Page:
Franciscan St. Anthony Health-Michigan City Getting New Home

By: Franciscan Health Last Updated: July 29, 2015

St-Elizabeth-rendering-2Sister Jane Marie Klein, chairwoman of Franciscan Alliance, and Joseph Allegretti, chairman of Franciscan Alliance's Northern Indiana Regional Board, announce that Franciscan Alliance will build a new hospital for Franciscan St. Anthony Health-Michigan City.

The hospital will be located on property Franciscan Alliance owns at the northwest corner of Interstate 94 and Ind. 421. Tonn & Blank, a subsidiary of Franciscan Alliance, is the general contractor for the project, which is slated for completion in 2017.

The new facility will feature up to 120 all-private inpatient rooms, outpatient services and a medical office building. Franciscan Alliance owns nearly 70 acres at the site, allowing room for expansion. Construction is scheduled to begin in spring 2016.

Franciscan St. Anthony Health Interim President and CEO Gene Diamond is eager to begin construction.

“We have discussed this project and the need for a new hospital building for more than a year,” Diamond said. “It is exciting to get to this point and to know a new hospital is right around the corner. This is a project that is good for Michigan City and good for health care in Northwest Indiana.”

Diamond, who also serves as senior vice president of Inpatient Services for Franciscan Alliance, said the health care network already is discussing alternate uses for the newer portions of the Homer Street hospital, including converting those sections to assisted living, long-term care or hospice, but no final decisions have been made.

Added Michigan City Mayor Ron Meer, “I was thrilled to hear about plans by Franciscan Alliance for a new hospital in Michigan City. Franciscan St. Anthony Health is our hometown hospital. Access to world-class medical care is important to those looking to invest in our community. The location just off the highway is important, too. It will make this new hospital even more convenient for residents throughout LaPorte County, as well as southwest Michigan. “

Dr. Vidya Kora, a member of the Northern Indiana Regional Board for Franciscan Alliance and a member of the Franciscan St. Anthony Health medical staff, said the medical community has been discussing the need for a replacement hospital for several years.

“We are excited this dream will soon become a reality,” Dr. Kora said. “Although Franciscan St. Anthony's provides physicians and patients with state-of-the-art equipment, patient rooms and service areas are smaller than you find in hospitals being built today. Building a new campus will be good for our patients, our physicians, staff and the community.”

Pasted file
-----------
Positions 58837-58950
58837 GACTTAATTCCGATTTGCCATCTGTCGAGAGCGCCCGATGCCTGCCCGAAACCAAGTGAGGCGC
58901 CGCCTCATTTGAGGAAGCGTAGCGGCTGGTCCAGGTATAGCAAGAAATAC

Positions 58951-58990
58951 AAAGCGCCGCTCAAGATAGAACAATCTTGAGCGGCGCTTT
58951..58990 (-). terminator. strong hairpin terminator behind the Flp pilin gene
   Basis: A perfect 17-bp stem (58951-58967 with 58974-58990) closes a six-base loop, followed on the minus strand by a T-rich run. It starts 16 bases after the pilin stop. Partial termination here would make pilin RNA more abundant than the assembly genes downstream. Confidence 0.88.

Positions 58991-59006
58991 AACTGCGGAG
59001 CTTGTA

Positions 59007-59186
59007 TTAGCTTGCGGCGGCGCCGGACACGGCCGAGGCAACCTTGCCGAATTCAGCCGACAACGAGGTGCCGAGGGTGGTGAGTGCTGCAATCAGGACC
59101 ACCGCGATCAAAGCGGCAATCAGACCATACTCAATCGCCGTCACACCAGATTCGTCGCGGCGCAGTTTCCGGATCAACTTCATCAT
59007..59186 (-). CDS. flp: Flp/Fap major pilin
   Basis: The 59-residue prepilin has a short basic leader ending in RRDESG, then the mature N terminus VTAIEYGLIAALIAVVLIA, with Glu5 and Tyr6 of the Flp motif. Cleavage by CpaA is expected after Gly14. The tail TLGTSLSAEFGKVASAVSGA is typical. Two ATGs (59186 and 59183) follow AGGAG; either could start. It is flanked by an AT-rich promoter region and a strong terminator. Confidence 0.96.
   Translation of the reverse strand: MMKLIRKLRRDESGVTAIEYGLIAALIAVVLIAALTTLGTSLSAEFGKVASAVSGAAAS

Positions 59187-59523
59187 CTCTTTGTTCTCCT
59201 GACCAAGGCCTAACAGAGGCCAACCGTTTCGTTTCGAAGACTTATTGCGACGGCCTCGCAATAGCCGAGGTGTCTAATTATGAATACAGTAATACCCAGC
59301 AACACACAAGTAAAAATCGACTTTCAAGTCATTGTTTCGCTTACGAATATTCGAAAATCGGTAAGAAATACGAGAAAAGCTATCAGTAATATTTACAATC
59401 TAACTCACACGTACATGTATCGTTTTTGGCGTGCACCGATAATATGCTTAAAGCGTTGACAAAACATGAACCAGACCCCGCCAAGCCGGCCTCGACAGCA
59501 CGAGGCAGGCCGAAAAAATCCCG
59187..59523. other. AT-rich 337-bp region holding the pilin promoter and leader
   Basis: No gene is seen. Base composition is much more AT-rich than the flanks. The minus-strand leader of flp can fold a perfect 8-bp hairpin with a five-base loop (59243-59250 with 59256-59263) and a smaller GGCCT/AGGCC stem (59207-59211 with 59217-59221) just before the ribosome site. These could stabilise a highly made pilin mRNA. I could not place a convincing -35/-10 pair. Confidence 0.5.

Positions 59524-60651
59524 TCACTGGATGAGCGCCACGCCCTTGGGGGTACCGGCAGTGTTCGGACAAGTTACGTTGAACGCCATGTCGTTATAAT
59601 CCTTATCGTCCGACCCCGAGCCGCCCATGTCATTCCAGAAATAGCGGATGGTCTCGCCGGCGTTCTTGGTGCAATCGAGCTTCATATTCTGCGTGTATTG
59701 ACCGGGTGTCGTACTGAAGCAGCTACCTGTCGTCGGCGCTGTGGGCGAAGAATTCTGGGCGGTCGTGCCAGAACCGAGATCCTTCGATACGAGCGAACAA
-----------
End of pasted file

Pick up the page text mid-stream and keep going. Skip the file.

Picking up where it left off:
The new location will make getting to the hospital much easier for patients traveling from Porter and LaPorte counties in Indiana, as well as those from southwest Michigan who rely on Franciscan St. Anthony Health for their health care needs.

Franciscan Alliance President and CEO Kevin Leahy said at today’s prices, the per-bed cost of building a new hospital is projected to be between $1.4 and $1.8 million. Leahy expects the project will cost approximately $175 million. A final cost is dependent on the eventual plans for repurposing the existing hospital campus.

"It helps to have the talent and expertise Tonn and Blank brings to the table when you want a high-quality construction project built on time and on budget,” Leahy said. “Hospitals are complex building projects that incorporate some of the most technologically advanced equipment used in any business. Tonn and Blank has done an outstanding job for us in the past and we know their team, who live and work in the surrounding area, will build a hospital that will be a source of pride for the Michigan City community.”

The Sisters of St. Francis of Perpetual Adoration were asked by community leaders in 1903 to build a hospital in Michigan City.

“Over the past 112 years, we have done our best to meet the health care needs of those we have been privileged to serve,” Sister Jane Marie said.

The first patients were treated in a 25-bed facility. In 1924, a four-story, 100-bed building was constructed, followed by additions in the mid-1950s. In 1965, the hospital was expanded to treat 200 inpatients. A medical office building and cancer center were opened in the 1980's. In 1996, Memorial Hospital was merged with Franciscan St. Anthony and that led to another addition in 2001.

“All of these additions have been constructed around the 1924 structure,” Allegretti said. “Although these buildings have served us well in the past, it is time to construct a new facility that will serve our patients for generations to come.”